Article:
latest health care news

13.09.18

New law doubling jail time for assaulting emergency workers receives Royal Assent

A new law which will double jail times for anyone who assaults emergency workers has received Royal Assent today.

The maximum sentence for a new offence will double from six to 12 months in prison and will also lead to tougher sentences being considered for other crimes against emergency workers, which ministers say will help protect those “who put themselves in harm’s way to protect us.”

The law, which will come into force in November, covers violence towards police, prison officers, custody officers, fire service workers, search and rescue services and paramedics.

Justice minister Rory Stewart said: “Assaulting prison officers or any emergency worker is not just an isolated attack – it represents violence against the public as a whole.

“Every day these public servants do extraordinary work on our behalf, and they must be able to do it without the fear of being assaulted.

“Our message is clear – we will protect our emergency services and violence towards them will not be tolerated.”

Assaults on emergency workers have been increasing with a 70% increase on police officer assaults and assaults on firefighters seeing an 18% increase in the past two years.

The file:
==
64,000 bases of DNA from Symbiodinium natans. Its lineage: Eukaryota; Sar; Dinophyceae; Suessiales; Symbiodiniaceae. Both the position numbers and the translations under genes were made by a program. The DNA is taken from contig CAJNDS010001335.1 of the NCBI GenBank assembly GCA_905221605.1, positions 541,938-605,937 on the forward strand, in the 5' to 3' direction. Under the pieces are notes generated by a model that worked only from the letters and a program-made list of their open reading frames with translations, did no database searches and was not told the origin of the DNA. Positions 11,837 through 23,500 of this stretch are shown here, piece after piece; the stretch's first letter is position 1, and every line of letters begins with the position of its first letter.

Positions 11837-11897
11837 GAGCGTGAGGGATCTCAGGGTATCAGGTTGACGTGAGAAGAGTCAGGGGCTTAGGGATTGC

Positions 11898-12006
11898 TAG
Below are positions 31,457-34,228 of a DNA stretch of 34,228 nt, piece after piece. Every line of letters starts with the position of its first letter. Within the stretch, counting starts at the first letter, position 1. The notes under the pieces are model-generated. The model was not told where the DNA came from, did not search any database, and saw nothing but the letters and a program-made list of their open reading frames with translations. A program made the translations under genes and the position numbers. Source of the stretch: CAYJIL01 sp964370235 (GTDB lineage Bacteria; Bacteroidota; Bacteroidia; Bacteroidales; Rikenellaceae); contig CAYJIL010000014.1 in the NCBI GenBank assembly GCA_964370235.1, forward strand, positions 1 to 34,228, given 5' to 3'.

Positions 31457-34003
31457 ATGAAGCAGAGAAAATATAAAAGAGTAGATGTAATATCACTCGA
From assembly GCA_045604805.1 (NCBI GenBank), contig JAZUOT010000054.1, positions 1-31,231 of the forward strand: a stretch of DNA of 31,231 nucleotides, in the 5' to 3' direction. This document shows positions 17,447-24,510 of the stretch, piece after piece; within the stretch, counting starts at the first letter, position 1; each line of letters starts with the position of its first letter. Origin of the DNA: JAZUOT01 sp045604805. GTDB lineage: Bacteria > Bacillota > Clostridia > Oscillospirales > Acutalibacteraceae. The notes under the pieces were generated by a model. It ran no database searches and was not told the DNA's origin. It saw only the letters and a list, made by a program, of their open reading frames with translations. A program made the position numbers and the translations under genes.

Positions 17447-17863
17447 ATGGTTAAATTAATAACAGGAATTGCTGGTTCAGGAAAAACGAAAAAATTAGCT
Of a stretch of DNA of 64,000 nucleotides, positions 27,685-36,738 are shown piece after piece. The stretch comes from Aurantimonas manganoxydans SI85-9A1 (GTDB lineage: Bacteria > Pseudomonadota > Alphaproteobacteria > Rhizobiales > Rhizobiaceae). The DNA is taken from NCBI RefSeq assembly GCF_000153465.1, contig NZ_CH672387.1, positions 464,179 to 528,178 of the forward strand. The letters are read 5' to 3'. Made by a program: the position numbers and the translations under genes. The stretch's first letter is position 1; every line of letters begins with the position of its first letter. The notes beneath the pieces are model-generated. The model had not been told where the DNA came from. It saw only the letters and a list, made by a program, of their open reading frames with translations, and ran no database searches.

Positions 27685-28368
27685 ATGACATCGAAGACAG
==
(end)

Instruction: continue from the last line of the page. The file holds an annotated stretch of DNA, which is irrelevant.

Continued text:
There is currently a specific offence for assaulting a police officer, but the new law will extend this protection to all emergency workers and will also provide protection for unpaid volunteers who support the emergency services.

With 26,000 assaults on police officers and over 17,000 on NHS staff in the past year, ministers have said they are acting to recognise the debt of gratitude the public feels towards the emergency services.

An FOI request from GMB in April revealed a spike in sexual assaults and threats with weaponry against emergency workers.

Chris Bryant MP, who laid the Private Members Bill, said: “The growing tide of attacks on emergency workers – including ambulance workers, NHS staff, fire officers, prison officers and police – is a national scandal.

“All too often attackers get away with little more than a slap on the wrist.

“I hope this new law will help put a stop to that attitude. An attack on an emergency worker is an attack on all of us and attackers should face the full force of the law.

“Now it is for the prosecuting authorities and the courts to play their part in putting a stop to the violence, so that emergency workers can get on doing their job in peace.”

The law has received wide-spread support, with policing and fire service minister Nick Hurd saying “being attacked should never be part of the job for our courageous emergency services workers.”

Kim Sunley, national officer at the Royal College of Nursing, said: “Physical assaults remain a fact of life for many healthcare workers, from A&E to community services.

“This bill is the first step towards changing that for good. From now on, anyone who wilfully assaults a healthcare worker will feel the full force of the law and can expect a tougher sentence if found guilty.”

“The RCN has campaigned tirelessly for this law. Our negotiations have ensured it covers as many healthcare workers as possible, including community and district nurses, and alongside other emergency workers’ representatives we successfully expanded the scope of the bill to include sexual assault.”

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Image credit – Georgia Court

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